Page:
"Pay close attention to that man behind the curtain!"

Sunday, March 19, 2006

The news can never get Taiwan right

Saturday afternoon, somewhere between 45,000 and 180,000 people took to the streets of Taiwan's capital, Taipei, to protest the threat posed by China. I wasn't able to attend, so I had to turn to the television and the Internet to try to get an idea of what went on.

Unfortunately, the reporting was all over the map when it came to describing the rally itself, the reasons it was being held, the number of participants, and even Taiwan itself.

The following examples come from the web sites of the Washington Times, BBC, WTOP (via AP), New Kerala, and AsiaNews.it.

Real reporters don't ask for directions
Here's what the BBC had to say:
Police said about 45,000 people took part in the rally in front of the presidential office building.
Perhaps I'm being picky, but while the rally ended in front of the Presidential Office, it began as a parade at the Sungshan Tobacco Factory. (See this same quote below under "Don't count on us...")

Why rally?
Two of the articles put the word "threat" in scare quotes in their headlines:
* Taiwan rally protests China 'threat' (Washington Times)

* Taiwan protest at China 'threat' (BBC)
The other articles all have the word "threat" or "threats" in their headlines but without the quotes.

The threats being protested are quite real. Over the past 10 years, the number of missiles China has targeted at Taiwan have increased from 40 to at least 784 (perhaps exceeding 800). In March 2005, China passed what it calls an "anti-secession" law which "legislates" the arbitrary use of "non-peaceful means" against Taiwan. Despite occasionally pretending to be otherwise, China constantly reveals their bellicose nature via headlines which aren't merely "words" -- they're overt threats of violence.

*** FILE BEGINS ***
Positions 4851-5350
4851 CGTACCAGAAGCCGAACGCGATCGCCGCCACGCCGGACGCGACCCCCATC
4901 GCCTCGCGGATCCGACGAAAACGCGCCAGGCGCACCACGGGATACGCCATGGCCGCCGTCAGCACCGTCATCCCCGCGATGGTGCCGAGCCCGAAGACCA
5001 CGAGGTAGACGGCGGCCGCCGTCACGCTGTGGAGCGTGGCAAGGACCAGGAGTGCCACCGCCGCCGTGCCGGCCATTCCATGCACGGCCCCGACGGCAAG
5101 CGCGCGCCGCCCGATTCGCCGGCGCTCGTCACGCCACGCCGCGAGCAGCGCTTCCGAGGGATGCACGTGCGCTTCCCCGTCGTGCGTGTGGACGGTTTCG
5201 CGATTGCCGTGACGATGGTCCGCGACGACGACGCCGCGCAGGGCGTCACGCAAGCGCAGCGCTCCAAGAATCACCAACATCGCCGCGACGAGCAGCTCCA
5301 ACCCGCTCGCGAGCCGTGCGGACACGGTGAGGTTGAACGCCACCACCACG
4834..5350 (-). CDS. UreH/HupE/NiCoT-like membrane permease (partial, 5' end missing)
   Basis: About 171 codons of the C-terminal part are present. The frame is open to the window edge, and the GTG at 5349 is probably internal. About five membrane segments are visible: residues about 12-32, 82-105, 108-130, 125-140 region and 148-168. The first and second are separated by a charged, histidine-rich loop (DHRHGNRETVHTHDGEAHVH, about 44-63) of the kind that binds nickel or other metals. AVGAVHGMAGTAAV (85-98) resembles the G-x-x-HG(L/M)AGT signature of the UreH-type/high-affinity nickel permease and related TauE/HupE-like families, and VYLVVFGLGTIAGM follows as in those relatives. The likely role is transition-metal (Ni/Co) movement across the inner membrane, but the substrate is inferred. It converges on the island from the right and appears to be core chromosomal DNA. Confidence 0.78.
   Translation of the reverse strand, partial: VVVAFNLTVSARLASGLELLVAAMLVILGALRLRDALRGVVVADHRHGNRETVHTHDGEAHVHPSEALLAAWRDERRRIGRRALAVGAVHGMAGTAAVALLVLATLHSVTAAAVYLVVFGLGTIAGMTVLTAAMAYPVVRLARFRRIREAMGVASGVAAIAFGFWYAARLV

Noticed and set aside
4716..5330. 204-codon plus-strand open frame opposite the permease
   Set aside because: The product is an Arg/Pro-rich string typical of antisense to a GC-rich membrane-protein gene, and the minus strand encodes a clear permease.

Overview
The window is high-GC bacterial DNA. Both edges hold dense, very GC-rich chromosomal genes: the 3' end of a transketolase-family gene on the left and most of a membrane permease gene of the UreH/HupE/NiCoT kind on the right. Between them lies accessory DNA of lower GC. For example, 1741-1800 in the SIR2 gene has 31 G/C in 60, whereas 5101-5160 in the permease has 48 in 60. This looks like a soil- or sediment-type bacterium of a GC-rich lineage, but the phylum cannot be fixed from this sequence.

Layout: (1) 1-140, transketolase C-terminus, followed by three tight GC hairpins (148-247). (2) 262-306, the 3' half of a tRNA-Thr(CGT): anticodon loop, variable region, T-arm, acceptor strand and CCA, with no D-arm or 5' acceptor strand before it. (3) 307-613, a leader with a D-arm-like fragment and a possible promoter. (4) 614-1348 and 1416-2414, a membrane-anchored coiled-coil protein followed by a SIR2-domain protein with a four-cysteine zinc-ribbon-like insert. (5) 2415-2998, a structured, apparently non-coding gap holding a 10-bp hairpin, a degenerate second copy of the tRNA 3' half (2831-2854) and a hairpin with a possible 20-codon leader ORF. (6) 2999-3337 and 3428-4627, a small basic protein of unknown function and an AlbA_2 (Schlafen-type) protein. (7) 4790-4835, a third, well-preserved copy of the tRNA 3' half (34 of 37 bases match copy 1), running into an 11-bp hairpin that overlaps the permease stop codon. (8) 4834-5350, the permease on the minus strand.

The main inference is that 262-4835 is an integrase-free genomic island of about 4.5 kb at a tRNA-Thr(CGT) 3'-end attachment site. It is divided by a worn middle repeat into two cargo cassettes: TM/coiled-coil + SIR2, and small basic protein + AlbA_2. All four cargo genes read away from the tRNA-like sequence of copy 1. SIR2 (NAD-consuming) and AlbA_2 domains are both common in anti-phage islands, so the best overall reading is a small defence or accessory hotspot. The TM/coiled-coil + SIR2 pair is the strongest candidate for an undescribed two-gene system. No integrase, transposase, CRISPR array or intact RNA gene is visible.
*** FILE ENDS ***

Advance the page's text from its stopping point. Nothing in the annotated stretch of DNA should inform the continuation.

Don't count on us for accuracy
Here are the supposed numbers of participants in the rally as reported each of the sources listed above:
* Thousands of protesters rallied in Taipei Saturday to focus attention on what many fear to be threats from mainland China. (Washington Times)

* Tens of thousands of protesters have taken part in a march and rally in Taipei highlighting the threats that Taiwan faces from mainland China. (BBC)

* Tens of thousands of government supporters marched Saturday to protest China's threats against Taiwan and defend President Chen Shui-bian's tough policy on the communist country.[...] Police estimated the crowd at 45,000, while Taiwanese television stations said it was closer to 100,000. (WTOP [via AP])

* Some 100,000 Taiwanese marched through Taipei Saturday to protest against China's threat to retake Taiwan by force if Taipei seeks independence. (New Kerala)

* Tens of thousands of people have taken to the streets of Taipei for a protest march against threats from China. (AsiaNews.it) [Note: That report was published before the rally had reached its peak.]
Even the relatively reliable FTV reported wildly exaggerated figures. Around 5 PM Saturday, they were reporting "between 170 - 180,000" participants, but after 11 PM, the number reverted to the 100,000 which they had been reporting during the march. I can't tell you if any of those numbers is accurate, but even judging by the images shown by TVBS Saturday afternoon, the numbers surely exceeded 45,000.

Taiwan, which we can only describe by the copy-and-paste method...
Taiwan, which is constantly threatened by China and distorted by the media, is a country. A nation. A sovereignty.

Words like those would be both easier and more accurate than descriptions like these:
* ...the island... [twice in a 4-paragraph article] (Washington Times)

* Chen last month decided to abolish a committee responsible for unifying the island and the mainland, which split amid civil war in 1949. [Chen didn't "abolish" the NUC, and it was the KMT that split from "the mainland" in 1949 -- not Taiwan.] (WTOP [via AP])

* China sees self-governing Taiwan, seat of the exiled Republic of China government since 1949, as a breakaway province, but Taiwan claims it is a sovereign nation, currently recognised by 25 countries. [I'm pretty sure the CCP didn't just "exile" the KMT.] (New Kerala)
Easier still, without all the worry about making China cry, would be to simply say "Taiwan."

But fuck that! Making China cry isn't just fun -- it's important. Call Taiwan a democratic country as well, and point out that China is an authoritarian one as often as necessary.

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